Summary
I like these shoes so far to only hike fairly level, easy trails, as well as to wear in nasty weather.  They are comfortable and my feet don't scream at the end of the day.

What I Like So Far
They look nice
They are comfortable

What I Don't Like So Far
My heels slip
I have to wear thick socks.


Long Term Report
24 February 2010


Field Conditions

Stewardship Loop in Harbison State Forest, Columbia, South Carolina:  I hiked about 2 hours on the first warm day in about a week.  Temperature was 47 degrees F (8 C).  This produced ice melt from frozen rain earlier in the week.  This was a 3 mile (5 km) trail with about .5 miles (.8 km) worth of off-trail paths.  Terrain included: wet and dry sand, leaves, pine needles, really mucky mud.  The trail was fairly rough and ascended about 150 feet (46 m).

Nature Trail Wallace Woods, Florence, South Carolina:  I hiked this .75 mile (1.21 km) nature trail about eight times.

Sandpiper Trail, Huntington Beach State Park, Murrells Inlet, South Carolina:  This trail is a 4.8 mile ( 7.7 km) there and back along a pond and through marsh land.  It was about 55 degrees F (13 C) that day, clear and sunny.  It had rained recently so the marsh part was really "marshy."  The trail is level with a vertical rise of only 5 feet (1.5 m). Terrain included sand, pine needles, marsh mud, and leaves.  I was on my feet about 3 hours.

Performance in the Field  

Comfort:  The shoes are comfortable with thick wool socks.  They are not comfortable for me with thinner socks, thus I probably won't want to wear them in the summer. They tend to rub my ankles with thinner socks and the friction is much more severe around my feet. I had tender places on my heels after hiking in them for 3 hours. They have a fairly good arch support and I find that I can wear them all day without my feet hurting.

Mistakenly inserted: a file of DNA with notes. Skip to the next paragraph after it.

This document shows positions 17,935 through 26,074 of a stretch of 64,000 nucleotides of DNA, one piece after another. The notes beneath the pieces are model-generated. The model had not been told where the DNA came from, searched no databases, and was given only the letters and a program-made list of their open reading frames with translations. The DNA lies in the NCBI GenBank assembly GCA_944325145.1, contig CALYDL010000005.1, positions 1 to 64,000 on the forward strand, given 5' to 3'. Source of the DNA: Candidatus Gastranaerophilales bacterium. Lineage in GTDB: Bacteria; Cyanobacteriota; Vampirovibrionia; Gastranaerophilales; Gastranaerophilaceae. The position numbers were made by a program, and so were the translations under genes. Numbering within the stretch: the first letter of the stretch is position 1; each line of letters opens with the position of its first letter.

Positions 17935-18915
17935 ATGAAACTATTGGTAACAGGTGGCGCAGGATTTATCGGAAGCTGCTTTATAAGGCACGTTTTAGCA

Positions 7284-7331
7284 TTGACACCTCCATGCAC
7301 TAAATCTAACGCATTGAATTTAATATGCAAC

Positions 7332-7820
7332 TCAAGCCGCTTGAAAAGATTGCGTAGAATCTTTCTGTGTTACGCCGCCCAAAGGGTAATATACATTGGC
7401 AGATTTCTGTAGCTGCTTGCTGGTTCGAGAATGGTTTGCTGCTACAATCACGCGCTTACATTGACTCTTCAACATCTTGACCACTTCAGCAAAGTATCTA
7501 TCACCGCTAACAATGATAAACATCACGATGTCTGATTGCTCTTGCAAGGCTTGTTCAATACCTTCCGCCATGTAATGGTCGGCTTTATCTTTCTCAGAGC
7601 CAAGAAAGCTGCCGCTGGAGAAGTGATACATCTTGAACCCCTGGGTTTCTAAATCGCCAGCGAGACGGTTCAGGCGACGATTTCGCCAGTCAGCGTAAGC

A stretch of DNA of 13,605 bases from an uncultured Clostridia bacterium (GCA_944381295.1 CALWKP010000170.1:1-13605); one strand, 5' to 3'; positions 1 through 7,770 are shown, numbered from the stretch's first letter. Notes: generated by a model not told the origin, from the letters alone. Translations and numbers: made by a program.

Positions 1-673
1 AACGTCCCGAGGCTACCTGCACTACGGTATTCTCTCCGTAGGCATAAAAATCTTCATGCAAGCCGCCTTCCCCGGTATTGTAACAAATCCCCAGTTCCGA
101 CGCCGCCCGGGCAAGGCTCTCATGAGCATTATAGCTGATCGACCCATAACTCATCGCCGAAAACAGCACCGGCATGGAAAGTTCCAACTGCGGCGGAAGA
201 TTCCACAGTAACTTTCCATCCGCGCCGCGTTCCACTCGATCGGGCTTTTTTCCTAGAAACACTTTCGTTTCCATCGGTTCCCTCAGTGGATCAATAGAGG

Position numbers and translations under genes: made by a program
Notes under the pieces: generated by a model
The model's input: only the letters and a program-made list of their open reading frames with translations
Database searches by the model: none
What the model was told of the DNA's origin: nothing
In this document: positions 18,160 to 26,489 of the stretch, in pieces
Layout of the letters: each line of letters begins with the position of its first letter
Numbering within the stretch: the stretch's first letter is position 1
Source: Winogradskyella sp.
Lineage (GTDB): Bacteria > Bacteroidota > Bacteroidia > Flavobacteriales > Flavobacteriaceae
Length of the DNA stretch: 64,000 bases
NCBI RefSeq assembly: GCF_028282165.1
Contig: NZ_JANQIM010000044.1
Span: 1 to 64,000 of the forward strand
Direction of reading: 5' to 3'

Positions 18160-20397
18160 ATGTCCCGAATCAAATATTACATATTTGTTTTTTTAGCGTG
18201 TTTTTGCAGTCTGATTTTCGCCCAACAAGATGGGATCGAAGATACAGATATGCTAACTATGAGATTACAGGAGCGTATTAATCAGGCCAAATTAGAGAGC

Soles: In mud mixed with grit, wet leaves, slush or on rocks, they track quite well.  On the really mucky, muddy trail in South Carolina, they did not track well at all.  I felt fairly unstable when I walked in the mud.  As long as there was grit in the mud (sand, leaves, pine needles), the soles had something to grip, but in the South Carolina trail mud which seemed to have a lot of clay in it, the lugs became packed with mud and the shoes acted more like ice skates. I wonder if because the lugs are shallow and somewhat rounded, if they don't track as well as a more squared lug that can grab at the terrain.  

Warmth:  I was able, in this last section of the report, to test these shoes in warmer weather.  I found that my feet did not sweat with thinner socks.  Actually I was comfortable as far as the temperature was concerned, but because of the fit issues, I have to wear them with thicker socks.  I tested thicker socks in warmer weather and found that my feet got hot and sweated.  

Waterproof-ness:  These shoes were amazing in the repelling water department!  Even though I wore gaiters, I actually immersed my feet up to about the first laced X from the bottom and not one drop leaked in.  I took the picture in a little shallower hole after I had immersed them.  The water runs right off.
in water

Cleaning:  When the shoes got muddy, I let them dry and the mud brushes off the leather uppers.  The mud on the soles is another matter.  It only came off when I soaked the soles in water and took a stick to clean it.

Summary

I like these nice looking shoes and will wear them in warmer winters here in South Carolina, as long as I don't hike in clay mud.  I will wear them often on sand trails in the cooler months (but not cold) in South Carolina.  I will not wear them in colder climates. Nor will I wear them on trails that are very vertical or unstable because I just don't think the lugs were made for trails like that.

What I liked

They are amazingly waterproof.
The uppers are really easy to clean

What I didn't like

They are too narrow for my wide feet and so I have to compensate with thick socks.
The lugs are not deep enough for mud.

This concludes my long term report.  Many thanks to Teva and BackpackGearTest.org for the opportunity to test the Dalea Mid eVent hiking shoes.
 


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Read more gear reviews by Dawn Larsen